You should also keep up to date with E-sign and other laws or potential legislation related to online contract formation and retention of records. TOS don't mean much if you can't legally prove they have accepted the terms (and which TOS they agreed to, which is why version control/retention is critical so you can tie which TOS applies to that consumer and show they accepted those terms).
The nature of SaaS and its recent evolution has changed what may be recommended for TOS, resulting in longer versions. New issues pop up that may not have been thought about before, new lawsuits, new cases, new security breaches, data privacy leaks, new ways or platforms to use the service, new accounting rules on how to recognize revenue, etc.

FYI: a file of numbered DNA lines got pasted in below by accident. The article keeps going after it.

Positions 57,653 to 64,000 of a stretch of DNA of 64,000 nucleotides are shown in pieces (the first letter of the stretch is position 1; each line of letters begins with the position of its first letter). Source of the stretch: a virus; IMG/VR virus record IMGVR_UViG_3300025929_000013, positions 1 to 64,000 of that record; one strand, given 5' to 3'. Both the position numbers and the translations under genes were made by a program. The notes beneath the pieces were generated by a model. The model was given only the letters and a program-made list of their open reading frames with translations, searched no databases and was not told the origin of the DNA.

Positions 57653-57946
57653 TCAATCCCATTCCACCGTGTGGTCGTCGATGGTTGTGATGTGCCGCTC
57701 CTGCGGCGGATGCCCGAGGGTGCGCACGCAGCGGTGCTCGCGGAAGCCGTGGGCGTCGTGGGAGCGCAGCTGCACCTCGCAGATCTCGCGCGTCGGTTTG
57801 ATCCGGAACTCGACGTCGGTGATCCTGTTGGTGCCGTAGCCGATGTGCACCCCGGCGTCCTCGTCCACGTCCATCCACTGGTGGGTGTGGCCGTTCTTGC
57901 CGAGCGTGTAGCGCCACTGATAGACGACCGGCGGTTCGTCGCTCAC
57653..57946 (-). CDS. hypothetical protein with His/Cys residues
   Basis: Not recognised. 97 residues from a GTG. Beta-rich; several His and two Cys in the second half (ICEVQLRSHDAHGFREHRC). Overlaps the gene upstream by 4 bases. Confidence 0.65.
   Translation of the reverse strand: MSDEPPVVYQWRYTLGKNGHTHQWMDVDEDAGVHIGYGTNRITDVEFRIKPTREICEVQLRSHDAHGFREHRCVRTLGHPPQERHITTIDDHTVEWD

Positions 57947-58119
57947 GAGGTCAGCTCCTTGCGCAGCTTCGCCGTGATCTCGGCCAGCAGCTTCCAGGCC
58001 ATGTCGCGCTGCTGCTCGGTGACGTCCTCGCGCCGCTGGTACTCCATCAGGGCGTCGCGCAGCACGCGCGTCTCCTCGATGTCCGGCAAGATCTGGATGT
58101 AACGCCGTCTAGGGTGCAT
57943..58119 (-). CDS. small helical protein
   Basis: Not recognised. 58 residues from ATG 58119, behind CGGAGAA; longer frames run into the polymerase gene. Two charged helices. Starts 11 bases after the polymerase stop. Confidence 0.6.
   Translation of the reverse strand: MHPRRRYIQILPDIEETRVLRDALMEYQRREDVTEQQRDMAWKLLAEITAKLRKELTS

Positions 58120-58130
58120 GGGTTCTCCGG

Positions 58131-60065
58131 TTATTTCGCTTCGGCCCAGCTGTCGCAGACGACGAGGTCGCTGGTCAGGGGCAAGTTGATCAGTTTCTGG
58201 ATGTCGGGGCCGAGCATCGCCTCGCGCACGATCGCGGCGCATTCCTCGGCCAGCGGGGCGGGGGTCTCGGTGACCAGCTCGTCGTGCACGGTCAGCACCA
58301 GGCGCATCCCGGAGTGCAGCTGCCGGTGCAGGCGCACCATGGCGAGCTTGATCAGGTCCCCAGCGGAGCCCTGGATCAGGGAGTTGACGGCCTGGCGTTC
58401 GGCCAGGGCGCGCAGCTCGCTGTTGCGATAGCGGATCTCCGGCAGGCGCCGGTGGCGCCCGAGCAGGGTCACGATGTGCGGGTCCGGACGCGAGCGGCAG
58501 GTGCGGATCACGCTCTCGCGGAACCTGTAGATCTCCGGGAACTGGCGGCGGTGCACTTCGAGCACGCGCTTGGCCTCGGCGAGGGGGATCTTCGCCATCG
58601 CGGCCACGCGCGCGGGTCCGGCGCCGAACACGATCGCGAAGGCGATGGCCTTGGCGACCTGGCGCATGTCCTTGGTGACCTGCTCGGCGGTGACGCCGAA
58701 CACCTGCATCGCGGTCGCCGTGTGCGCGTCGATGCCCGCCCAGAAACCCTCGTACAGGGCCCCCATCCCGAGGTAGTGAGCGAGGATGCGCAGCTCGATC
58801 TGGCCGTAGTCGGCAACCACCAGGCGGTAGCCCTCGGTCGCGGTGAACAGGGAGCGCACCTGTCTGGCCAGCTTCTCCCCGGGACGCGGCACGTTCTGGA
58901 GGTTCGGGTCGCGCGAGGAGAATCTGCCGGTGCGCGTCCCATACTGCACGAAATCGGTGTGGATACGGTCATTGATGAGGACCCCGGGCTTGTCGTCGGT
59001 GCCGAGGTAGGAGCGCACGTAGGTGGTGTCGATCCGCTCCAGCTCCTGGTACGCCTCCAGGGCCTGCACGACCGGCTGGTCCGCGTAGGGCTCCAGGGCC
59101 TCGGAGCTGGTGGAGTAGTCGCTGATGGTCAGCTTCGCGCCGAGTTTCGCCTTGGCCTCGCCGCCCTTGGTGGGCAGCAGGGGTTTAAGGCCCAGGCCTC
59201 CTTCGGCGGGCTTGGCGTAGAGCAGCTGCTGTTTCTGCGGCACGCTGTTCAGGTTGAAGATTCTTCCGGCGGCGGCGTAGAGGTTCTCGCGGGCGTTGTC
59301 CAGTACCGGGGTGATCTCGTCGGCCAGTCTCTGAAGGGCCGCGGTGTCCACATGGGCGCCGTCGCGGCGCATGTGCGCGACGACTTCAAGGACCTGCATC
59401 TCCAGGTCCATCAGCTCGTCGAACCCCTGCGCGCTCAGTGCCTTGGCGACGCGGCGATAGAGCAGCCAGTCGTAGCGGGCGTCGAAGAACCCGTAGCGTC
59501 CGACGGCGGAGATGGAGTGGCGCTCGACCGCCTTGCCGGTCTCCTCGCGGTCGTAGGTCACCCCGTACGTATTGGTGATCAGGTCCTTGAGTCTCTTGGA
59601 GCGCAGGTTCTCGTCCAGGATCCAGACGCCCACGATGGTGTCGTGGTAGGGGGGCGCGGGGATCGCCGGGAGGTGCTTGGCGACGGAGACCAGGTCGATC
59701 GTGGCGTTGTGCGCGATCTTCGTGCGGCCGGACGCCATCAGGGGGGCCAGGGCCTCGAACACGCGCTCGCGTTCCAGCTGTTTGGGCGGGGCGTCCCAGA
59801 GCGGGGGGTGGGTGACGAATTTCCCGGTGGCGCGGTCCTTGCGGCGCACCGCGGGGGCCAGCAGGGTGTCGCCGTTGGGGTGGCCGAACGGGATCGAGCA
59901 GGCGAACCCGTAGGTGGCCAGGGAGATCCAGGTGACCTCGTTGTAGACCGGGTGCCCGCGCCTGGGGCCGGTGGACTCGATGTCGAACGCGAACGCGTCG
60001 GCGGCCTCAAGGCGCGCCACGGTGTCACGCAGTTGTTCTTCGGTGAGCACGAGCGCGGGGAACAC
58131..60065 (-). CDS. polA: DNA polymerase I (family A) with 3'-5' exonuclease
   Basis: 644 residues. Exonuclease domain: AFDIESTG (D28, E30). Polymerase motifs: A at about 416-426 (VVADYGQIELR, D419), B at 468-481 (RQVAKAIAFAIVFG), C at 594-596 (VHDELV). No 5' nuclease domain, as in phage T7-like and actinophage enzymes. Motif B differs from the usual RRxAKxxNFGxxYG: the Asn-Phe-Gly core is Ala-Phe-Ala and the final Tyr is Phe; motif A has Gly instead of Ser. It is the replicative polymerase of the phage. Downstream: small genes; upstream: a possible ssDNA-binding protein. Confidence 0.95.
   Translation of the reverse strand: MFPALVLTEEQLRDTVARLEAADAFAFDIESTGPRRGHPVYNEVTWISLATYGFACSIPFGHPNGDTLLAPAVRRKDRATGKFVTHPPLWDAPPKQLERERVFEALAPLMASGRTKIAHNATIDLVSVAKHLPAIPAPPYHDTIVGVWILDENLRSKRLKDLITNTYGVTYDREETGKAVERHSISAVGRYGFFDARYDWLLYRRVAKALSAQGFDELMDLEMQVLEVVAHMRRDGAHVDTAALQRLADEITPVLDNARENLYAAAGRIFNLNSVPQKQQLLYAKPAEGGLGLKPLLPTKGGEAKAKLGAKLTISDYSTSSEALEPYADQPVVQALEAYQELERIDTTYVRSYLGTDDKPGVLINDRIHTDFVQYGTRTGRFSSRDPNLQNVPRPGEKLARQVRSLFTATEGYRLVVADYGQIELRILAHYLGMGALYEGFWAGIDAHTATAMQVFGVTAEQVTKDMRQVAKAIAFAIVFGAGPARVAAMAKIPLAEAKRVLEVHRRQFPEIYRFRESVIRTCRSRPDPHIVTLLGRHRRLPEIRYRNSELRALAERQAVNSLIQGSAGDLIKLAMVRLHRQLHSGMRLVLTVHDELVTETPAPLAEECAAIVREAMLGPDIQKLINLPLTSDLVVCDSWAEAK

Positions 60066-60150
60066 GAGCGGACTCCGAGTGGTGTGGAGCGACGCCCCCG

The use of the word "software" is somewhat misleading because they are treated as a subscription to a service, instead of a license to use software, which is how you use things like Word or MS Office. They may need to include a limited license with the subscription to download and use any software code to access the service from things like tablet, mobile, or desktop apps.
There have been some changes over the last few years, but maybe down the road there will be a push to make more uniform rules or case law will establish how the issues in TOS will be handled more definitely. For now, lawyers spend their time thinking about all possible ways to cover your butt, resulting in long forms. Eventually shrink-wrap licenses held up in many courts (although not always) as valid agreements even though many of them only state that by opening the box/shrink-wrap, you agree to the terms, which are often not all listed on the outside of the box, but incorporated into it. With a few courts saying that is not enough to have a valid contract unless the person reads the whole thing before agreeing, it is best to retain an attorney to over your specific facts or use the full/comprehensive version.